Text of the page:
There are 87,198 public schools in America, serving almost 48 million public school students. In this article, I’ve broken down the different school district sizes to discuss what types of businesses match their needs. At MDR, we consider a district large if it enrolls over 10,000 students. A medium district enrolls 2,500 to 9,999 students, and a small district has less than 2,500 students enrolled. It is worth noting that there are large enrollment growths expected in the south and western United States, slower growth in the Midwest, and somewhat stagnant growth in the northeast.
Factors like special education enrollment, poverty levels, and/or a prevalence of English language learners in the student population will obviously affect the types of businesses that should approach schools with these unique needs. I’ve assumed that the districts have the average number of unique factors for total US schools. All districts have similar needs in terms of organizing student data, maintaining an online learning space and/or course management system, providing resources for digital textbooks, and security and safety innovations.
Large districts enroll more than half of all American students. It’s no wonder that every marketer strives to do business in the large district segment. Even a small order from a very large school system adds a lot to the bottom line. But, competition for large district business is fierce and the costs of doing business in these large environments can be high. State laws typically require competitive bids for contracts above a specific dollar value; large district contracts often reach that bid level, complicating and prolonging the sales process.*
Size matters, and if your product has the infrastructure to support tens of thousands of users, then large districts could be your focus. Student information systems that address a variety of needs are in demand. Creating an SIS for a large scale district requires an established presence in the market, with enough testing or support from technology leaders to vouch for the program’s success. Flexibility in the product is paramount, and if your product allows other critical programs to function within one interface, even better. Unique software programs like those that track student dietary restrictions may also be needed in large districts. IT Services Firms that offer installation and maintenance will find opportunities within large districts, as they add more tablets, notebooks, chrome books, and computing carts to their schools.
More and more large districts are looking to add personalized learning programs, which are online based, and may resemble course management or learning management systems, or connect with existing programs. Well established companies offering learning management systems will also do well in large districts. There are management systems for a variety of needs, including facilities management, professional development, and test-preparation, which larger districts are likely to have the needs for, data wise.
Medium-size districts can be seen as the sweet spot in the market; small enough to be flexible, and large enough to have the resources to pursue a variety of instructional solutions. Marketers need to be very sure that they know the basic demographics of these districts. Mid-sized districts located on the fringes of large urban areas often mirror their urban counterparts. They serve diverse student populations and face many academic challenges. They are laser-focused on closing the achievement gap, and bringing all students up to a mastery level on statewide achievement tests.*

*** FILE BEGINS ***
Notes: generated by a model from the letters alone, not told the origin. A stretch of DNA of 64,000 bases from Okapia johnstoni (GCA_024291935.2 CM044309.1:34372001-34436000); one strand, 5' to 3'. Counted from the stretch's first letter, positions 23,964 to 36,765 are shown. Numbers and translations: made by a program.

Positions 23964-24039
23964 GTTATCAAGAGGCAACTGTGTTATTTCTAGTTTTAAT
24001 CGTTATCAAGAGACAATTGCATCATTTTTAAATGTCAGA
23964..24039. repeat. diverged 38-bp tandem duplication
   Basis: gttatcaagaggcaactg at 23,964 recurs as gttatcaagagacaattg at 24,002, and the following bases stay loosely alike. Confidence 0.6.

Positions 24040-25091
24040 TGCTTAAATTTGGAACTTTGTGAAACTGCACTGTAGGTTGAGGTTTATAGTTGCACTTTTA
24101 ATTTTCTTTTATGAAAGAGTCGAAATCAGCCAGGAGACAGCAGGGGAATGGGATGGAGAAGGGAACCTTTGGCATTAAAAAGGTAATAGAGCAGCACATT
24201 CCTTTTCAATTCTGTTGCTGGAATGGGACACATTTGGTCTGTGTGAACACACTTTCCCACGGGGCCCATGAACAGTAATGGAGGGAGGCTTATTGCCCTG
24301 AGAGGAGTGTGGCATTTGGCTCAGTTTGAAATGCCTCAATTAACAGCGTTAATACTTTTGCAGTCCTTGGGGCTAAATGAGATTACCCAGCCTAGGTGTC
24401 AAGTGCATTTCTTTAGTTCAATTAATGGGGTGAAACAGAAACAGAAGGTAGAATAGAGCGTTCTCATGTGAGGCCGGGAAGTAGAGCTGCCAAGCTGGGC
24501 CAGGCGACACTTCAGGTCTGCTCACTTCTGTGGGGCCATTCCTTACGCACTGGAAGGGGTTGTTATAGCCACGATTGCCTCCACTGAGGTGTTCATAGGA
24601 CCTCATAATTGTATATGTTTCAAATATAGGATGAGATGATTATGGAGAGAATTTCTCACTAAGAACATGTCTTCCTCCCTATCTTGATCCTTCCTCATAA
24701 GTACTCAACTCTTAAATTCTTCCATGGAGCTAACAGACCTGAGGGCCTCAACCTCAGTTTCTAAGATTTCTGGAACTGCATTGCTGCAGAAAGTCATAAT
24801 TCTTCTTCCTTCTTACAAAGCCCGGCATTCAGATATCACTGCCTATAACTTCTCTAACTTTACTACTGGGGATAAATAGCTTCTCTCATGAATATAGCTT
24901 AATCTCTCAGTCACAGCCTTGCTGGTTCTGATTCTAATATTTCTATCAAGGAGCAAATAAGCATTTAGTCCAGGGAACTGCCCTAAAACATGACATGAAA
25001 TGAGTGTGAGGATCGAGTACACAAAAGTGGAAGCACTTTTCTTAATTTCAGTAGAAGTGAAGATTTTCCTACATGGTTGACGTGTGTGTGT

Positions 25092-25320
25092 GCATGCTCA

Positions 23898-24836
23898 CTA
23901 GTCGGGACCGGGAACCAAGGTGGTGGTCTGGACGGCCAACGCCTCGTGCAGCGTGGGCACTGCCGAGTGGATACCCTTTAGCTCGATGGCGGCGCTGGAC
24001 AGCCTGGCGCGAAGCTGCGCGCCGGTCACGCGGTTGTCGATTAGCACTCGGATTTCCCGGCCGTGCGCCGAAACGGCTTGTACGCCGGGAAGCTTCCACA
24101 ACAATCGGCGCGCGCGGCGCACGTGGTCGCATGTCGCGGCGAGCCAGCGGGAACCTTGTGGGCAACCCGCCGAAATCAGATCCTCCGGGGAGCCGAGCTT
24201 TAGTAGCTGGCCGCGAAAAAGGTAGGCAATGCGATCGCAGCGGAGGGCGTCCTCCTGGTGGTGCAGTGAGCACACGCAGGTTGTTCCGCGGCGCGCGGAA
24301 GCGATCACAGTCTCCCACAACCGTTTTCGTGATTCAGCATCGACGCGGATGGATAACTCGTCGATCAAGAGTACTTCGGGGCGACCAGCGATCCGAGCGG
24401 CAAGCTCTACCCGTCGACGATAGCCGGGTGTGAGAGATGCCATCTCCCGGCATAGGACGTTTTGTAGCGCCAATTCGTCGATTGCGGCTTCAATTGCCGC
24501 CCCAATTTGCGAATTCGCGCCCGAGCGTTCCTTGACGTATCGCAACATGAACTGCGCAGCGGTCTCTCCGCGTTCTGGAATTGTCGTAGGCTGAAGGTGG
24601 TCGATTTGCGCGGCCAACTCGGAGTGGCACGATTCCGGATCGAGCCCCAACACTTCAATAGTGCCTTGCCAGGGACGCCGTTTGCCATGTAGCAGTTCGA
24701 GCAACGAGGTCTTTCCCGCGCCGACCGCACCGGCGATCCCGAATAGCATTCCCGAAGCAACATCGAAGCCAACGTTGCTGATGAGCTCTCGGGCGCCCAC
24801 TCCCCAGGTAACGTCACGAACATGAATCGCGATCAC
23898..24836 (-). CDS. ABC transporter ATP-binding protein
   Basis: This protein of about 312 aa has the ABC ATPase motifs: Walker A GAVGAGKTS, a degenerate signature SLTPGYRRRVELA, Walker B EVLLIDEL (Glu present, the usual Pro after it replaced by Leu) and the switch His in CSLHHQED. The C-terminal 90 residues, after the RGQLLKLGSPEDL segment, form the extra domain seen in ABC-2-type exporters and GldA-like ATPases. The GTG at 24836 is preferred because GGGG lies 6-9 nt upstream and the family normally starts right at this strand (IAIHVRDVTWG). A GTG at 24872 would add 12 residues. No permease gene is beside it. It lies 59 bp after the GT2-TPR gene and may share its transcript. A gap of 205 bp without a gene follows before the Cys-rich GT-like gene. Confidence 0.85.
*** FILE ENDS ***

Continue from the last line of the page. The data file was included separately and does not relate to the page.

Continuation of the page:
You’ll find similarities with large districts, in terms of what they’re looking for (learning management systems, student information systems, professional development platforms, facilities management, opportunities for IT service firms, etc.). With medium districts, however, they will serve a smaller segment, and your product will do well if it offers more flexibility and interchangeability with the smaller user base. Schools want online-learning programs with the flexibility to allow teachers to choose what subjects or topics students focus on, and to adapt to student skill levels. Currently, most online-learning programs only allow one or the other ability (flexibility or adaptability).
More than 70% of school districts are small and many of them are in rural areas. These districts present their own unique challenges, but they represent an under-served segment of the K-12 market, and offer real sales opportunities. While total budgets are smaller, these districts often spend more on a per-pupil basis for products and services. They are also keenly aware that their students do not have easy access to educational, cultural, or economic resources and work hard to fill that void. While small, rural districts may require more technical and instructional support than larger districts, they are often easier to work with overall. They are looking for practical solutions and committed partners who will help them develop an internal capacity, while working cooperatively to ensure their students get the resources they need.*
Small districts may be looking for radically different solutions like switching to personalized learning programs, instead of traditional test based metrics where everyone must learn at the same pace. Innovative solutions in personalized learning, that also address other needs that all districts, regardless of size, face (learning management needs, or even fully integrated programs that offer student information system services) may be well received in the near future.
* Source: MDR’s K-12 Education Landscape. If you would like to see more insights into how your product fits in the education market, get your copy of the report, available now.